2) In Java you cannot create instance of abstract class using new operator, its compiler error. Though abstract class can have constructor.

3) Abstract is a keyword in Java, which can be used with both class and method.  Abstract class can contain both abstract and concrete method. Abstract method doesn’t have body, just declaration.

4) A class automatically becomes abstract class when any of its method declared as abstract.

5) Abstract method doesn’t have method body.

6) In Java, variable cannot be made abstract , its only class or methods which would be abstract.

7) If a class extends an abstract class or interface it has to provide implementation to all its abstract method to be a concrete class. Alternatively this class can also be abstract.

Abstract class vs Interface in Java

 1) First and major difference between abstract class and interface is that, abstract class is a class while interface is a interface, means by extending abstract class you cannot extend another class because Java does not support multiple inheritance but you can implement multiple inheritance in Java.

2) Second difference between interface and abstract class in Java is that you cannot create non abstract method in interface, every method in interface is by default abstract, but you can create non abstract method in abstract class. Even a class which doesn’t contain any abstract method can be abstract by using abstract keyword.

3) Third difference between abstract class and interface in Java is that abstract class are slightly faster than interface because interface involves a search before calling any overridden method in Java. This is not a significant difference in most of cases but if you are writing a time critical application than you may not want to leave any stone unturned.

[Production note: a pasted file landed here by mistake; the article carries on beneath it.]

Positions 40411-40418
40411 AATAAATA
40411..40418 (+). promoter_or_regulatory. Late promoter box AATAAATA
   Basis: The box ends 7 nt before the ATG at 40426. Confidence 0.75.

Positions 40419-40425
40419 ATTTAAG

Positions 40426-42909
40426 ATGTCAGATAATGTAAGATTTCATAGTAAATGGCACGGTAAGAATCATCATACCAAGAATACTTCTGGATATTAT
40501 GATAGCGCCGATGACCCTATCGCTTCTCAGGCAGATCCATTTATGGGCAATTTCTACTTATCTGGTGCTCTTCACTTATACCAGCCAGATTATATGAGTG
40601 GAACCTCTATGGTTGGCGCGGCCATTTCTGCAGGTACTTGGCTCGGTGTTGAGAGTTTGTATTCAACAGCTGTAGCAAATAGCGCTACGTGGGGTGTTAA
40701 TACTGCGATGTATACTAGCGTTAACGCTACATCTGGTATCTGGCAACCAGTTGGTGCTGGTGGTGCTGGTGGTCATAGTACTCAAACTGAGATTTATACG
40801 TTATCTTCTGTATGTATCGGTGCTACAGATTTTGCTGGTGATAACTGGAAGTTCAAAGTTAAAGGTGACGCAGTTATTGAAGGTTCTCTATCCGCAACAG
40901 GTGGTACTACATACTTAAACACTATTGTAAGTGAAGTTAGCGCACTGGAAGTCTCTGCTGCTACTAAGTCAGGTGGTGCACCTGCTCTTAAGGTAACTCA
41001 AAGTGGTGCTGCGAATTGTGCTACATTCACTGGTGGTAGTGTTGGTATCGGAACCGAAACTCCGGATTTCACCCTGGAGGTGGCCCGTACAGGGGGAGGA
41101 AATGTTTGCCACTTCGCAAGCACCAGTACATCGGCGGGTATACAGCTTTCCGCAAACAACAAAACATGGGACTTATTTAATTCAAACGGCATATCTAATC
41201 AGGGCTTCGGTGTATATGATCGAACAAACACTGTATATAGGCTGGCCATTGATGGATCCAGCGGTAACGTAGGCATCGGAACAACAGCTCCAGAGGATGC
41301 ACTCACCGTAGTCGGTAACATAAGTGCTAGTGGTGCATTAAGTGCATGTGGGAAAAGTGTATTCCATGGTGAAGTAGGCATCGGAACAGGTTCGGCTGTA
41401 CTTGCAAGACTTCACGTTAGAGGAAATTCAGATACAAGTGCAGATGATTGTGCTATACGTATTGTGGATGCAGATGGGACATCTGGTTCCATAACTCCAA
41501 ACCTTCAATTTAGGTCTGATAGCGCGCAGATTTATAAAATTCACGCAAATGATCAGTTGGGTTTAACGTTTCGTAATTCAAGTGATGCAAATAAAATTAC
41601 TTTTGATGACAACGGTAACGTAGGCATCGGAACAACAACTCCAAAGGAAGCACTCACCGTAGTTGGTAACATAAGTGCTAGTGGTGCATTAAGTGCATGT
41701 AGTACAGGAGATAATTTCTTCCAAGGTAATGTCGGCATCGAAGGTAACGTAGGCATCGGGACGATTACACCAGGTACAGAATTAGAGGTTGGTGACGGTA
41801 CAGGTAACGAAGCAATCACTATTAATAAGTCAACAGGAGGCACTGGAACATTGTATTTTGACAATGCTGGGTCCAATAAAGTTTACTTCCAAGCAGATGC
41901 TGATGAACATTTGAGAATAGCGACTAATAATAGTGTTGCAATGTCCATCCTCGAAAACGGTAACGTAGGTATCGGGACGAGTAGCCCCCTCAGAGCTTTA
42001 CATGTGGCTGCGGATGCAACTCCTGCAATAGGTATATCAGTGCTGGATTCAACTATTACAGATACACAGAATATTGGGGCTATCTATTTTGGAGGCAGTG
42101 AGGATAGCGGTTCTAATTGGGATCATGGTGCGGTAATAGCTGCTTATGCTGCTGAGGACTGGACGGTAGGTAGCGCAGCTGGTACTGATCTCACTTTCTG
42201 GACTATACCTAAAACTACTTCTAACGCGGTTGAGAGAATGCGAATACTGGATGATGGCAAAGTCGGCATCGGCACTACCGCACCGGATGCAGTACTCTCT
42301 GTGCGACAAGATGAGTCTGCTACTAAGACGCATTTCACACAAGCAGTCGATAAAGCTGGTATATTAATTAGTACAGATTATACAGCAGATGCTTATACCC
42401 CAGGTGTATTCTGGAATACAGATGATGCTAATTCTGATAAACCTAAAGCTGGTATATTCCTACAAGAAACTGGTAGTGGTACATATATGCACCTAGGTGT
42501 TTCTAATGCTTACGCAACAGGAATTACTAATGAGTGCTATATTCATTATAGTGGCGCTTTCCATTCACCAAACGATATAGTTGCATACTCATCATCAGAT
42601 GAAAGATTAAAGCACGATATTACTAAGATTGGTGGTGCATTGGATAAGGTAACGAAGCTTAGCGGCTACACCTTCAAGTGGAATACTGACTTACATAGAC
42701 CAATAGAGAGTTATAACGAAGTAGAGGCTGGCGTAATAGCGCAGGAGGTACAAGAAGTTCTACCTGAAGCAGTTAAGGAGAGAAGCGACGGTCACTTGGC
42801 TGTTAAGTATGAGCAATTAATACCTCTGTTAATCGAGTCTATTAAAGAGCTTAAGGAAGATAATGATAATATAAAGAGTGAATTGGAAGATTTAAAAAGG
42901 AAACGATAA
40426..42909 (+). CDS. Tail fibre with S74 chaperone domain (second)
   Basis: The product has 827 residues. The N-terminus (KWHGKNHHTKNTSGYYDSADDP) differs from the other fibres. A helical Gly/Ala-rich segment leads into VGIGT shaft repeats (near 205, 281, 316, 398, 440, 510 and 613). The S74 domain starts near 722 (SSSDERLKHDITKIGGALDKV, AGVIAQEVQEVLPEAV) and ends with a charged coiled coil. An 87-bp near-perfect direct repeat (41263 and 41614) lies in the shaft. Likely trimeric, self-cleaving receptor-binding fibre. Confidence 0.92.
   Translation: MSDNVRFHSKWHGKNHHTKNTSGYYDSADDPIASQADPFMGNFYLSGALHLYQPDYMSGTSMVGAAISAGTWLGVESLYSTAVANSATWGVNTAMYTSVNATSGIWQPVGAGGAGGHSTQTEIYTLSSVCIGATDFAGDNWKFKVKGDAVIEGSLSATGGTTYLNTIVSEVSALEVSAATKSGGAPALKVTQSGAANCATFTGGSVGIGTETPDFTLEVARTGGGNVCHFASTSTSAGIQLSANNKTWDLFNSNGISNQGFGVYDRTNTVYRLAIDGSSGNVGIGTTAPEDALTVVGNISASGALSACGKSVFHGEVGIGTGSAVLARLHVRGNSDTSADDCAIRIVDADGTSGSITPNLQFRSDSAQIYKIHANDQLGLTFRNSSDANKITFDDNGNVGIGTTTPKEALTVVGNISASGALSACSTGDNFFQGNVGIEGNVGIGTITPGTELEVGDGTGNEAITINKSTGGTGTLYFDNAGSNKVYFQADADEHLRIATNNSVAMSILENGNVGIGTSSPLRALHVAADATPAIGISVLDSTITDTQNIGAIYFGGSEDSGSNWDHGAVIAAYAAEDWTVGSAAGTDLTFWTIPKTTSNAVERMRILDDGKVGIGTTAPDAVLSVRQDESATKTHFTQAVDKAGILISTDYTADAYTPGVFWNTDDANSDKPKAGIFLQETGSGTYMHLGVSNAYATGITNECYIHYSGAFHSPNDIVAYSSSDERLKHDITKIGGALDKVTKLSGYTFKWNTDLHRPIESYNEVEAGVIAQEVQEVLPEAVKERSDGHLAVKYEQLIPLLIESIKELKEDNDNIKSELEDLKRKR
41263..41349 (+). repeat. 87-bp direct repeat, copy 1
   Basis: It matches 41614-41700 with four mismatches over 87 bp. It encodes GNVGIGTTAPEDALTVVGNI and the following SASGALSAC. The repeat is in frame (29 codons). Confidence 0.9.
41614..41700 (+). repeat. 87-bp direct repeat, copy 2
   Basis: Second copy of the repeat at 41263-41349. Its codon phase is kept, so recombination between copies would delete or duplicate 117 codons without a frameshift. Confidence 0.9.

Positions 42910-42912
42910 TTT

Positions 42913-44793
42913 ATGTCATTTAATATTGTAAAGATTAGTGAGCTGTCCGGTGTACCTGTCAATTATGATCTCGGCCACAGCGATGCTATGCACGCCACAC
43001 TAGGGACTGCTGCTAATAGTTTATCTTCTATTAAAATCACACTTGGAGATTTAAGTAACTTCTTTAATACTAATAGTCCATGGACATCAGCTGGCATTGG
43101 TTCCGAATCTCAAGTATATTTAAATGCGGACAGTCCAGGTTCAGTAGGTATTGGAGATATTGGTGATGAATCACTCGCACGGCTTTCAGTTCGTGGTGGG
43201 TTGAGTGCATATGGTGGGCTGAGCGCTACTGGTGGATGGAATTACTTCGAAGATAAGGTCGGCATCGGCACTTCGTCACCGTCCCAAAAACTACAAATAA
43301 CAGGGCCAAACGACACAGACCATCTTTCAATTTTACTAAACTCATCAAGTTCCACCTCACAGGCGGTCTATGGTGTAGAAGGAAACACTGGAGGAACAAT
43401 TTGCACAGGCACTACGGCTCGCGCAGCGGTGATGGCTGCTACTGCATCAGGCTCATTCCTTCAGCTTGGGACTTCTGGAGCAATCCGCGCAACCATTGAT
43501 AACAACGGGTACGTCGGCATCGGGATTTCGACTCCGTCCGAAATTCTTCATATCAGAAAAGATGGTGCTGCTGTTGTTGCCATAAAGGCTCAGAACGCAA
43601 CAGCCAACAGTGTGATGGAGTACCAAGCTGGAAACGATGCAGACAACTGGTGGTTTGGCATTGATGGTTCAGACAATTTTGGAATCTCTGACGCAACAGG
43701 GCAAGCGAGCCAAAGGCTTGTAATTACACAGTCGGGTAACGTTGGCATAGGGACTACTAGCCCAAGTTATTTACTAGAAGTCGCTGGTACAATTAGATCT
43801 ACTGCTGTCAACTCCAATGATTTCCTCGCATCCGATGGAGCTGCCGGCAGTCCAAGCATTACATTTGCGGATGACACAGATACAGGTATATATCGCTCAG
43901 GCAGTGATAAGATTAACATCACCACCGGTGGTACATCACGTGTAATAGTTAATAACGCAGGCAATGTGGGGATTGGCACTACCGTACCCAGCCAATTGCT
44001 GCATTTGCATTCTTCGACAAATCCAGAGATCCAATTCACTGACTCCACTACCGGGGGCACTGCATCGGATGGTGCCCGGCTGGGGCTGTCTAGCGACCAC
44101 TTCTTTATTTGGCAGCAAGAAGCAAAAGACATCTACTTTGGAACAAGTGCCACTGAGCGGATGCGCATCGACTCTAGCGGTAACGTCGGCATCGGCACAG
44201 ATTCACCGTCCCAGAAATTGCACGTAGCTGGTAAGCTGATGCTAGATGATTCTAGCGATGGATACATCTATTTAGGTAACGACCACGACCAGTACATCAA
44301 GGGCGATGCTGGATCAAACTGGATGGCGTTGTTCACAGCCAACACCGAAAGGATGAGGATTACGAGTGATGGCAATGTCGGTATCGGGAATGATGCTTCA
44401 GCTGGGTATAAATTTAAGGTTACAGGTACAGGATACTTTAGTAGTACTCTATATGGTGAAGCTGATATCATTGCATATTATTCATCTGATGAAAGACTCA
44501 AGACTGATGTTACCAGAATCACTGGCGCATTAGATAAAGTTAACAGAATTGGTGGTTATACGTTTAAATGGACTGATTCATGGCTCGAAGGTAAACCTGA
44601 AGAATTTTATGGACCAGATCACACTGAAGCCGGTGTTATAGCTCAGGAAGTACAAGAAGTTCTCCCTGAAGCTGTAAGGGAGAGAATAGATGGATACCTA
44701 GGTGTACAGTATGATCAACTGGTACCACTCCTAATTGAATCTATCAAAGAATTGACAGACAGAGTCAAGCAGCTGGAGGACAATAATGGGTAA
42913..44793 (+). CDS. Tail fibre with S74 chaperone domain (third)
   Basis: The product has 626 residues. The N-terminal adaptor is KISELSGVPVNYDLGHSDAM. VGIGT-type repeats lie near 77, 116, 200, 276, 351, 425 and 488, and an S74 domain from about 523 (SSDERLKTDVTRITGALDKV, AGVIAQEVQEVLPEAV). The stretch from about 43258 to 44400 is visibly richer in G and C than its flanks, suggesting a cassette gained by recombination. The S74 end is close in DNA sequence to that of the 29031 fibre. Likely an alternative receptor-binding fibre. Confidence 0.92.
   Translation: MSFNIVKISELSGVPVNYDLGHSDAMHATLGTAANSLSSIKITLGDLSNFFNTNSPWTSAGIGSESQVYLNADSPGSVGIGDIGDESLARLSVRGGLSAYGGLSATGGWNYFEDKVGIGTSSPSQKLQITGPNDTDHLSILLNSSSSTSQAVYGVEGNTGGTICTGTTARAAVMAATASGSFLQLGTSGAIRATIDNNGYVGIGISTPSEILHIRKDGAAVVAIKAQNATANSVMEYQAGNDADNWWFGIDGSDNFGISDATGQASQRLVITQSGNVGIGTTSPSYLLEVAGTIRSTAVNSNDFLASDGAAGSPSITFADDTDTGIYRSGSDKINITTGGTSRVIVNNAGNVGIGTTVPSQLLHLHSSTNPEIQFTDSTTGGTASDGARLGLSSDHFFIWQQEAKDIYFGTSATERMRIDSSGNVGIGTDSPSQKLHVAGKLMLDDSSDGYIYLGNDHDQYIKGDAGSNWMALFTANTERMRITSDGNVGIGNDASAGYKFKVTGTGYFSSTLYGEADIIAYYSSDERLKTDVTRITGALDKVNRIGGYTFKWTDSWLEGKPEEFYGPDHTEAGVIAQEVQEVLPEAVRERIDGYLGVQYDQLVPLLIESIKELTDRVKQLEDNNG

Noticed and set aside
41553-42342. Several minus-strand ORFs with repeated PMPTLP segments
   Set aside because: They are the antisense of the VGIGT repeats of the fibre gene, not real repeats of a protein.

4) Fourth difference between abstract class vs interface in Java is that, interface are better suited for Type declaration and abstract class is more suited for code reuse and evolution perspective.

5) Another notable difference between interface and abstract class is that when you add a new method in existing interface it breaks all its implementation and you need to provide an implementation in all clients which is not good. By using abstract class you can provide default implementation in super class.

Create object of abstract class and interface

To create object of an abstract class just use new just like creating objects of other non-abstract classes with just one small difference, as follows:
package com.my.test;

public abstract class MyAbstractClass {
    private String name;

    public MyAbstractClass(String name)
    {
        this.name = name;
    }

    public String getName(){
        return this.name;
    }


}

package com.my.test;

public class MyTestClass {

    public static void main(String [] args)
    {
        MyAbstractClass ABC = new MyAbstractClass("name") {
        };

        System.out.println(ABC.getName());
    }

}

In the same way You can create an object of interface type, just as follows:
package com.my.test;